Using a company to purchase a buy-to-let
As the new restrictions on loan interest relief for buy-to-lets will start to take effect over the next few years you might be thinking about either transferring your property portfolio into a limited company structure or starting a new property business. Therefore is using a company to purchase a buy-to-let property a good idea?
If you haven’t purchased a buy-to-let property already, you might think about using a company structure from the start. A big advantage of doing things this way is that you won’t pay a second stamp duty charge on a transfer later on (see below).
If you are contemplating purchasing a buy-to-let property through your existing company, you should proceed with care. This is because if your company is registered for VAT this could have a negative impact by either affecting any potential VAT claims going forward or by lessening the cash flow benefit of the Flat Rate Scheme
Let’s assume you are using a new company to purchase a buy-to-let property, so what are the advantages?
You could view the company as your personal ‘money box’ which means the benefits are as follows:
- The money received from rental income can be kept in your company until it is needed, without triggering further tax charges.
- The retained rental profits can be invested in the company’s own name by using the monies to purchase additional properties.
- Corporation tax rates are much lower than the top rates of income tax (currently 20% as opposed to 45%), meaning the size of the pot will grow more quickly than if it was taxed and held in your own name.
- When and if you do need to access the funds from your company, you might be a non-taxpayer or basic rate taxpayer. However you should also be aware that the new tax on dividends introduced in the current tax year, could affect your profit extraction from your property investment company.
Therefore any amounts taken from your company should be planned and controlled to ensure maximum efficiency.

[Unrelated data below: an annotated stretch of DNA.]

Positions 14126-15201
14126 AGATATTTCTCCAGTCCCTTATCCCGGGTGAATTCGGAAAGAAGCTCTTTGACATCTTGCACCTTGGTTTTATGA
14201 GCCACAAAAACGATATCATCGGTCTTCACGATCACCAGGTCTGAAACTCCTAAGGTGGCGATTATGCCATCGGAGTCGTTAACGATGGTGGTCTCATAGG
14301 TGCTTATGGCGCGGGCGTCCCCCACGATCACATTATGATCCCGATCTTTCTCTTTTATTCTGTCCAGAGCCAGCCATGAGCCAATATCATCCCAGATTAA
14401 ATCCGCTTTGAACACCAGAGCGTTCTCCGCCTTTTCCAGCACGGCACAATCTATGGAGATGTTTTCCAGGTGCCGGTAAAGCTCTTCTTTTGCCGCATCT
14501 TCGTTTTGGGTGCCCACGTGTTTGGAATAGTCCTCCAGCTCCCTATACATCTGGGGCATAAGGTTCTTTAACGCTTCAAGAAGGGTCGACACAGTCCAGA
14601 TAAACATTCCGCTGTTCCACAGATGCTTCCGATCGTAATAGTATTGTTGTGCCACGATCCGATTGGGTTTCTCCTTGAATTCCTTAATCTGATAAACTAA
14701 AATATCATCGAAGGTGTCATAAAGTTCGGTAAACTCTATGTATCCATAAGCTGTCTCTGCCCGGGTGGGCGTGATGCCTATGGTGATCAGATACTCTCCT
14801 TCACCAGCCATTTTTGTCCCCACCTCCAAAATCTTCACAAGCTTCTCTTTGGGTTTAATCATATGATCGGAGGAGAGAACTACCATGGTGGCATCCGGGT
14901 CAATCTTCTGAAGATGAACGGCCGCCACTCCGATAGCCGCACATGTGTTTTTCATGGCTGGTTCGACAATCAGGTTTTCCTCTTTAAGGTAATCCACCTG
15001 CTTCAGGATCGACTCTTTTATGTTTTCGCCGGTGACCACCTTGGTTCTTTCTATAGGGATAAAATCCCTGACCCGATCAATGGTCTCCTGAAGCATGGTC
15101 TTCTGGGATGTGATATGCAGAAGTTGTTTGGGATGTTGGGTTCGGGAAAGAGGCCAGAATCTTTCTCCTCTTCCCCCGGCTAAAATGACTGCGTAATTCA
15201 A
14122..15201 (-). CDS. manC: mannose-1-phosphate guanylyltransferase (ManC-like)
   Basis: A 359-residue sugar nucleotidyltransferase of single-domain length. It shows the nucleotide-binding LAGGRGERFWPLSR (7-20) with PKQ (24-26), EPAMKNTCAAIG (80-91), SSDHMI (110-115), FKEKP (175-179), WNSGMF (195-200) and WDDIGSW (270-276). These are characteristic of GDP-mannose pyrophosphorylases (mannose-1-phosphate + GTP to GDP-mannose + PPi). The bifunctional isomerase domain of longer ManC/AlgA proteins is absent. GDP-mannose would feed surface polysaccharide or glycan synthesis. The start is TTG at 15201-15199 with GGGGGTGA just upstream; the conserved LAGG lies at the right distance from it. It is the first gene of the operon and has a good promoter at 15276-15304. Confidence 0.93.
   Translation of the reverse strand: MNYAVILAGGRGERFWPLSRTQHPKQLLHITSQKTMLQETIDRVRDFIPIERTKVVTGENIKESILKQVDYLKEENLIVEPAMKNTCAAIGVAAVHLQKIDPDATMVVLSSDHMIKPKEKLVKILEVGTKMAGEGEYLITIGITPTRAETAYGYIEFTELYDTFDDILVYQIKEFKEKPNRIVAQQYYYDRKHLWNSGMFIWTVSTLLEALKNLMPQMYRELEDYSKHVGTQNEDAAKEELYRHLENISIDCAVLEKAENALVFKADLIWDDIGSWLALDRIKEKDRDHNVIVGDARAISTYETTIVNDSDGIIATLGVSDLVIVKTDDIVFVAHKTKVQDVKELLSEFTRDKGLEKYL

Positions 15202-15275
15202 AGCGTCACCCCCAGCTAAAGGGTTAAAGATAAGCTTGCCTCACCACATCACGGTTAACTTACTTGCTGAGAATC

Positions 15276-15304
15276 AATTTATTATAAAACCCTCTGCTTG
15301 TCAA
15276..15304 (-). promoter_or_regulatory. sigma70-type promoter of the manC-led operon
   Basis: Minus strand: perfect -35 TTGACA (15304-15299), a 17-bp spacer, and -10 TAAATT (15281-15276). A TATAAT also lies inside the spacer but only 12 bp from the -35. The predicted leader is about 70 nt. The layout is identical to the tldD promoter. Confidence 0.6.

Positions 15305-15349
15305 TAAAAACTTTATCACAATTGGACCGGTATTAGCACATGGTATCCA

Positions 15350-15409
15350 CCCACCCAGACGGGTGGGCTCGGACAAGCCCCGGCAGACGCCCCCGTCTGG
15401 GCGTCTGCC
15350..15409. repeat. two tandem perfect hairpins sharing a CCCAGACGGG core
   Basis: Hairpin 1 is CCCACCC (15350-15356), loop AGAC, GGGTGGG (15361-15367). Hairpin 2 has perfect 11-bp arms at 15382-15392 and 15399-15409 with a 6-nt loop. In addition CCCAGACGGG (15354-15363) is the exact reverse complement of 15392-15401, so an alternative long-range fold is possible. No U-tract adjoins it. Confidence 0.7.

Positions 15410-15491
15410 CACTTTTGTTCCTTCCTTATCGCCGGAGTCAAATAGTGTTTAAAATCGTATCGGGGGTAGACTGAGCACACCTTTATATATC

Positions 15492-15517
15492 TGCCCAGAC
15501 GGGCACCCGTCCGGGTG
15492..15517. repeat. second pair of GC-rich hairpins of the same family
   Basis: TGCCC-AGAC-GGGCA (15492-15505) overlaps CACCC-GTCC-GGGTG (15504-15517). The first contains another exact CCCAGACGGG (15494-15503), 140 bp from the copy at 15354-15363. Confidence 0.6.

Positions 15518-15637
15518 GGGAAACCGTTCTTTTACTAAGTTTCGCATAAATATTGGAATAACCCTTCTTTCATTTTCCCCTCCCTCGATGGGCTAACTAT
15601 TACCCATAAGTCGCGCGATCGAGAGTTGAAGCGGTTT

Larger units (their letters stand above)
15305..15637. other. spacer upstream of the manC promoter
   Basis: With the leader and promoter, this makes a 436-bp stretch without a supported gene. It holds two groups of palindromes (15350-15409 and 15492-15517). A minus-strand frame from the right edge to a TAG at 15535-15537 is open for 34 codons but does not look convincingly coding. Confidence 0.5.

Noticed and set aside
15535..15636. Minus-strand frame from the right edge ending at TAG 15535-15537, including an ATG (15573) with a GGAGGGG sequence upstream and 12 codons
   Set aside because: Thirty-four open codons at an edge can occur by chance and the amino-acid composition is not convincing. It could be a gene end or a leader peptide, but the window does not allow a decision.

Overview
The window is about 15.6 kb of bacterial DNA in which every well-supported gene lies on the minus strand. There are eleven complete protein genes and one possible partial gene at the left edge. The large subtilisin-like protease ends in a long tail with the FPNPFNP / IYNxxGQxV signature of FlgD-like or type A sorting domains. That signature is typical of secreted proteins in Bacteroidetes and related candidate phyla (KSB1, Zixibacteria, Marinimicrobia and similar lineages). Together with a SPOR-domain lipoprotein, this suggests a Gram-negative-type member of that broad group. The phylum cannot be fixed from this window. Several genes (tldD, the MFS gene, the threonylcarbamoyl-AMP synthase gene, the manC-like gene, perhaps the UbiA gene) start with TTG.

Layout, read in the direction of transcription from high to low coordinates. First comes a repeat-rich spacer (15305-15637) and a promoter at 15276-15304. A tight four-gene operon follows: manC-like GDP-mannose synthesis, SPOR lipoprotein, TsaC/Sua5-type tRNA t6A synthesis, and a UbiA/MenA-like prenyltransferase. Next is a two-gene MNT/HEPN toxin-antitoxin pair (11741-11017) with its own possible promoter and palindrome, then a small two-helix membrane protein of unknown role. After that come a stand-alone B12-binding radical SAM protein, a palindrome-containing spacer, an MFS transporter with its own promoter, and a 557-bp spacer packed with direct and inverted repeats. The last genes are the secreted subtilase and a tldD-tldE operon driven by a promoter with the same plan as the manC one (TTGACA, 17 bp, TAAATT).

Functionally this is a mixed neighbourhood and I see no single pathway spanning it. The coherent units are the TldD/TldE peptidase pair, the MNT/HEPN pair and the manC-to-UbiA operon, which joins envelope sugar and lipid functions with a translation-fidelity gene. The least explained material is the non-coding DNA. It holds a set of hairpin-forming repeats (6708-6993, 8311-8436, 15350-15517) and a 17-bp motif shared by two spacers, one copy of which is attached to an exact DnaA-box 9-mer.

You can see the cash flow benefit from this example below
An additional rate taxpayer (45%) holds a property personally making £17,500 profit each year. They will pay £7,876 (£17,500 x 45%) in tax each year. However if the same property is held in a company, the tax liability amounts to £3,500 a year (corporation tax at 20% x £17,500). The tax saving of over £4,000 can therefore be used to help finance additional property purchases.
You could also use a company to purchase buy-to-lets and provide an income for other members of your family members
Some key advantages of this are:
- You can use multiple personal allowances and basic rate bands
- You could use the company’s income to provide for expenditure in a tax efficient way – for example for university fees. This could be done by transferring a minority shareholding to one of your children and paying them dividends within the 0% band.
- Family members could be encouraged to take an active part in the running of the company.
- Control of the company could eventually be passed down to your children.
- Gifts of shares to family members will be Potentially Exempt Transfers (assuming they are bona fide) and therefore could reduce your taxable estate for IHT purposes.
However, depending on the circumstances the company structure could become complex and special attention is required in order to draft the company's Articles and to fully document and register any changes in ownership.
What if I want to transfer an existing buy-to-let property to a limited company?
If you transfer any existing property to a company this transaction will be a potentially chargeable to capital gains tax. The downside of this is that HMRC will deem the transfer to have taken place at the market value even if no money changes hands. You could, therefore, end up with a capital gains tax liability if the market value when you transfer the property is more than the price you originally paid for it.
In some circumstances it might be possible to hold over any capital gain thereby preventing any tax liability arising on the transfer to a limited company.
Stamp duty would also be payable by the company (the rates start at 3%) on the market value not the amount of money paid by the company for the property.
Therefore it probably isn’t beneficial to transfer a single buy-to-let property to a company, unless the rental yield is particularly high; however when you come to purchase your second or third property it may be far more relevant.
We hope this has clarified some of the issues surrounding purchasing a buy-to-let property using a limited company. However, if you do have any questions relating to any of the points raised simply email our friendly tax adviser [email protected] or give us a call on 01202 048696.